SPECIAL BULLETIN - REJUVENATING ICE DAMAGED TREES

By Plants Unlimited | Dec 29, 2013

SPECIAL BULLETIN

From the gardening professionals at Plants Unlimited:

Ice Storm Aftermath - Rejuvenation of Damaged Trees

1) Assess the damage - Do you need professional help or can you do the job yourself ?

I discussed this in the previous email - click to view

2) Pruning Storm Damaged Trees

Removing jagged broken branch edges is goal to rejuvenating your trees, but there are several steps to undertake. This will eliminate disease and allow trees to heal. All pruning should be done where limbs join the next largest branch or trunk. Do not leave cuts in the middle of the branch.

Pruning "flush" against the limb or trunk was once the accepted method, but we now know that this former method weakens the tree's defense against disease.

The possibly harmful effects of pruning wounds can be minimized by making all cuts just to the outside of the raised areas at branch intersections. These features are called bark ridges (above) and branch collars (beneath).

If larger branches are not "undercut" they can strip off the bark of trees as they fall, creating more possible sites for disease or insect damage.

That won’t happen if you follow these steps: 1) cut part way through the branch from beneath at a point one or two feet from the trunk, 2) make a second cut on top of the branch, several inches out from the first cut, and 3) complete the job by making a final cut next to the trunk, just outside the branch collar – with the lower edge farther away from the trunk than the top.

3) Repairing Torn Bark

Shaping the tear into an ellipse has more aesthetic value than effect on wound closure.Should you use this traditional method, round the ends to prevent die back of the cambium at these points. Keep the wound as narrow as you can to hasten wound closing.

Torn or stripped bark is the result of limbs being violently broken from the tree by wind or by branches falling from above. To improve its appearance and eliminate hiding places for insects, carefully use a chisel or sharp knife to smooth ragged edges of dead or dying bark. Remove the bark back to the point at which it is attached to the tree. Try not to expose any more cambium (inner bark).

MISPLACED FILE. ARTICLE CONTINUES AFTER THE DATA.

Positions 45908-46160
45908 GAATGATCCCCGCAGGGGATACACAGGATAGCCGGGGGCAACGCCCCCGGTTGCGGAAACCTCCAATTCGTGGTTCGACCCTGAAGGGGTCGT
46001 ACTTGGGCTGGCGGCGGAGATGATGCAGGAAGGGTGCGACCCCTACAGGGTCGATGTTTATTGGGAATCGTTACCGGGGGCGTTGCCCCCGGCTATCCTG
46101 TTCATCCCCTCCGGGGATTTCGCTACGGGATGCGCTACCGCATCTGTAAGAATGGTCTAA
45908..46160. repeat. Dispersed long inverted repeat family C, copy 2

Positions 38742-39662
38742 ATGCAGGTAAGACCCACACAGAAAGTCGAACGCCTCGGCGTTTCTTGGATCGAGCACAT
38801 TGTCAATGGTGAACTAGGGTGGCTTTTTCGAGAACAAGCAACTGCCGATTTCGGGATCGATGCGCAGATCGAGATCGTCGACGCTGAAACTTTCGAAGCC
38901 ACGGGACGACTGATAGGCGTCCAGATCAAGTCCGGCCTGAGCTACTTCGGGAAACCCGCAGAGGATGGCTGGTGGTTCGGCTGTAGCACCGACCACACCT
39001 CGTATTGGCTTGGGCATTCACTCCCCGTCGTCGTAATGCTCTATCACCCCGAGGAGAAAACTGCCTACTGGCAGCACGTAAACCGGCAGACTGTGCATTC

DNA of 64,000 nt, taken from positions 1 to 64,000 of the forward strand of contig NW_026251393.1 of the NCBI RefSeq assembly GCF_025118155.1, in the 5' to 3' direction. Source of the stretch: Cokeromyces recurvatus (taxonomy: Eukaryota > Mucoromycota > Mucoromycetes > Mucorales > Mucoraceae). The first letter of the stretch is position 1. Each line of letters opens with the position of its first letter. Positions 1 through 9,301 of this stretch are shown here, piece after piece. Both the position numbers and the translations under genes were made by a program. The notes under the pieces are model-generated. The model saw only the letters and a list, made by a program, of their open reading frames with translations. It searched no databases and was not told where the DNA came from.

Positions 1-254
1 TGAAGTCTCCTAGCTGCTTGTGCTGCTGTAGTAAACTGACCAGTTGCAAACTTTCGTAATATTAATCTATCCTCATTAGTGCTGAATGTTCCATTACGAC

3) Dressing Tree Wounds

Wound dressings are not needed for the tree to recover from an injury or pruning cut. They do not prevent decay and do not keep out insects. Dr Alex Shigo, an authority on tree pruning and wounding, did a 13-year study on wound dressings. He found that most of the treatments did not seal any better than leaving the tree alone. Some of the products actually damaged the tree and made the decay problems even worse. Roofing tar, shellac or paint will damage the tree, as well.

4) Evergreens

Evergreens often become heavily laden with snow and ice, and are more susceptible to damage than deciduous trees. If branches are not broken, it’s best to let the snow and ice melt so the evergreens regain their shape naturally. An attempt to restore bent branches to shape while still frozen and brittle may cause them to break. Stakes or guy wires can be installed in the spring if evergreens do not return to their normal shape.

Light roping may be used spirally around plants to hold them together or protective structures may be used over them to prevent buildup from ice and snow.

THANKS -Margaret Hagen, The University of New Hampshire Cooperative Extension for much of the information used

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5) Resistant trees

We will look at Ice Storm resistant trees in another upcoming email. Let the ice melt first! Hope you all have your power back before this next round of snow and cold!

Regards

Buck

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